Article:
For retailers, it all boils down to streamlining your shopping process to get your customer's money as quickly as possible. This definitely requires having an online payment system in place. In most cases, an online payment service requires shopping cart software that can handle orders, solicit customer information, calculate taxes/shipping costs, and summarize the transaction for the customer before final payment. Shopping cart software can be a third-party app or part of the business package offered by the online payment service provider.
There was a time when setting up an online payment system for a small business was almost too difficult to be worth it, but not any longer. Many e-commerce sites, including SaleHoo,offer an all-in-one solution, from setting up the web store to configuring a shopping cart to acquiring a merchant account.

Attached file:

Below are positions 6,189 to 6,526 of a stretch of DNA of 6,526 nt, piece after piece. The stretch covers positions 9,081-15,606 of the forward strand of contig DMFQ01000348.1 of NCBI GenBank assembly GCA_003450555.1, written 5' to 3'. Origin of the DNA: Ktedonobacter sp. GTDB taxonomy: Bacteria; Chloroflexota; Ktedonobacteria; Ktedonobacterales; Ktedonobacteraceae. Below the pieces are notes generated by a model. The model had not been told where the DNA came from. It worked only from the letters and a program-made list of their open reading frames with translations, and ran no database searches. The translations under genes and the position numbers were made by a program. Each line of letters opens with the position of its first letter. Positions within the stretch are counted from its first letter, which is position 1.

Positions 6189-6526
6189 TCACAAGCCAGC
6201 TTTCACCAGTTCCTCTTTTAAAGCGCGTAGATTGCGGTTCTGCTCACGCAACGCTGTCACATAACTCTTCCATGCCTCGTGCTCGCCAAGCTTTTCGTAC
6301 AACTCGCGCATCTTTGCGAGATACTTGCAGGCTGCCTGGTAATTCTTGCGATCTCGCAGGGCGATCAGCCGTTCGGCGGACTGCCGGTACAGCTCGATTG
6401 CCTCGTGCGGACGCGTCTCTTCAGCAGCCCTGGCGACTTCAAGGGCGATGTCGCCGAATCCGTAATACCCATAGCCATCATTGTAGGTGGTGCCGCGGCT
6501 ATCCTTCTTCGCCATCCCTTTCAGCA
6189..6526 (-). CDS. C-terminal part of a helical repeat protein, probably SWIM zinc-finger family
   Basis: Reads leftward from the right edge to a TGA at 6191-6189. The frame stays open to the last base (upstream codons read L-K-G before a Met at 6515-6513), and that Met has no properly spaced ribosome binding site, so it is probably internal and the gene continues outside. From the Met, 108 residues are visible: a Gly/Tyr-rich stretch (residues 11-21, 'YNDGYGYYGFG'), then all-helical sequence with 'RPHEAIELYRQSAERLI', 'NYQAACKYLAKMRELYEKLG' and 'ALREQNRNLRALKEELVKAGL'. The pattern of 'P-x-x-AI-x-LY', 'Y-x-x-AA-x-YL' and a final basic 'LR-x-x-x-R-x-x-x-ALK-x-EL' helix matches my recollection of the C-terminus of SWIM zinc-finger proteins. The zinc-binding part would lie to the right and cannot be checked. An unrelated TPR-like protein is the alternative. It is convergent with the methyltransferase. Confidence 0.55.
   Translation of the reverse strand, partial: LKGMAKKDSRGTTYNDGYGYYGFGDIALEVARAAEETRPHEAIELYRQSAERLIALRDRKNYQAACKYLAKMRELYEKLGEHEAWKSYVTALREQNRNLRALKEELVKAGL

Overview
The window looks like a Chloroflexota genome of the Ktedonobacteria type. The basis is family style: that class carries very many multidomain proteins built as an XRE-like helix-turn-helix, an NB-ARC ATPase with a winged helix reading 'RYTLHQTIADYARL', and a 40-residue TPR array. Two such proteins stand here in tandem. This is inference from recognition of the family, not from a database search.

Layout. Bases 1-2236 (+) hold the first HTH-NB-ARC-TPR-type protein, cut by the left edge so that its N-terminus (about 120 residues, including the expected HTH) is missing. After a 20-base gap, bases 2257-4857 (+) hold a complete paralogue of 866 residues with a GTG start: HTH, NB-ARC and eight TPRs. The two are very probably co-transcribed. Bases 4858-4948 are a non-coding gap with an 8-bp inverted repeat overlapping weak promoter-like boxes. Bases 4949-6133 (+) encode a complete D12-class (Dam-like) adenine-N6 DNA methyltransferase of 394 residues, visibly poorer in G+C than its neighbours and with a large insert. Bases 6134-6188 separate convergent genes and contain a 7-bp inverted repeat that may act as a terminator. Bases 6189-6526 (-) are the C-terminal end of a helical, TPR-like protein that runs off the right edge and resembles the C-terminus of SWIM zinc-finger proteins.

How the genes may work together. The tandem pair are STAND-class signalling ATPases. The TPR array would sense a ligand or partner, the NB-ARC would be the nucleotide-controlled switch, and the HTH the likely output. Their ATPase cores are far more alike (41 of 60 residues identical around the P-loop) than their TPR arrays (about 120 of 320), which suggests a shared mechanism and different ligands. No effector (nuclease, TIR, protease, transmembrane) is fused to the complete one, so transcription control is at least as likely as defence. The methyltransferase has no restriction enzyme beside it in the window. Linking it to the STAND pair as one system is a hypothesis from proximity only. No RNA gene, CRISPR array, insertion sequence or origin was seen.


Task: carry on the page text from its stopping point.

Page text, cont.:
The important thing is to make your users feel secure when they're browsing your site by prominently displaying your security certifications at the top of your site. More than 60 percent of survey respondents in a survey done by Actual Insights have cited the lack of a trust badge as a reason why they abandon shopping carts.
So, it is safe to pay online?
While there are definitely ongoing problems in online security with scammers being ever-present and hackers looking for backdoors into securely stored information, the vast majority of electronic transactions go about unmolested. There are always risks and it pays to be vigilant, but displaying trust badges and working with reputable third-party payment systems can help your users overcome their fears.
What are some of the strategies you employ to allay security concerns? Let us know in the comments.